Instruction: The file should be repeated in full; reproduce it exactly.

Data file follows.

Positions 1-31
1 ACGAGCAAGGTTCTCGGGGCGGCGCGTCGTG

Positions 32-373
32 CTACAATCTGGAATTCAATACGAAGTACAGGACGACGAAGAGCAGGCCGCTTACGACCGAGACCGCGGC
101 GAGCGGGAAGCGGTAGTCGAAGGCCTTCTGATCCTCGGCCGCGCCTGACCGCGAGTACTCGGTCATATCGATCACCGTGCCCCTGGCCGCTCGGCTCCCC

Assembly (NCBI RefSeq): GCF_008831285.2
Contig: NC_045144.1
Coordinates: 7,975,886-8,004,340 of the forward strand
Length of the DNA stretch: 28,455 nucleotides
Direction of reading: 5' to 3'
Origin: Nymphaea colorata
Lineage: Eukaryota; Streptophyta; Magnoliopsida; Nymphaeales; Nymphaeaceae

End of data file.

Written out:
Positions 1-31
1 ACGAGCAAGGTTCTCGGGGCGGCGCGTCGTG

Positions 32-373
32 CTACAATCTGGAATTCAATACGAAGTACAGGACGACGAAGAGCAGGCCGCTTACGACCGAGACCGCGGC
101 GAGCGGGAAGCGGTAGTCGAAGGCCTTCTGATCCTCGGCCGCGCCTGACCGCGAGTACTCGGTCATATCGATCACCGTGCCCCTGGCCGCTCGGCTCCCC

Assembly (NCBI RefSeq): GCF_008831285.2
Contig: NC_045144.1
Coordinates: 7,975,886-8,004,340 of the forward strand
Length of the DNA stretch: 28,455 nucleotides
Direction of reading: 5' to 3'
Origin: Nymphaea colorata
Lineage: Eukaryota; Streptophyta; Magnoliopsida; Nymphaeales; Nymphaeaceae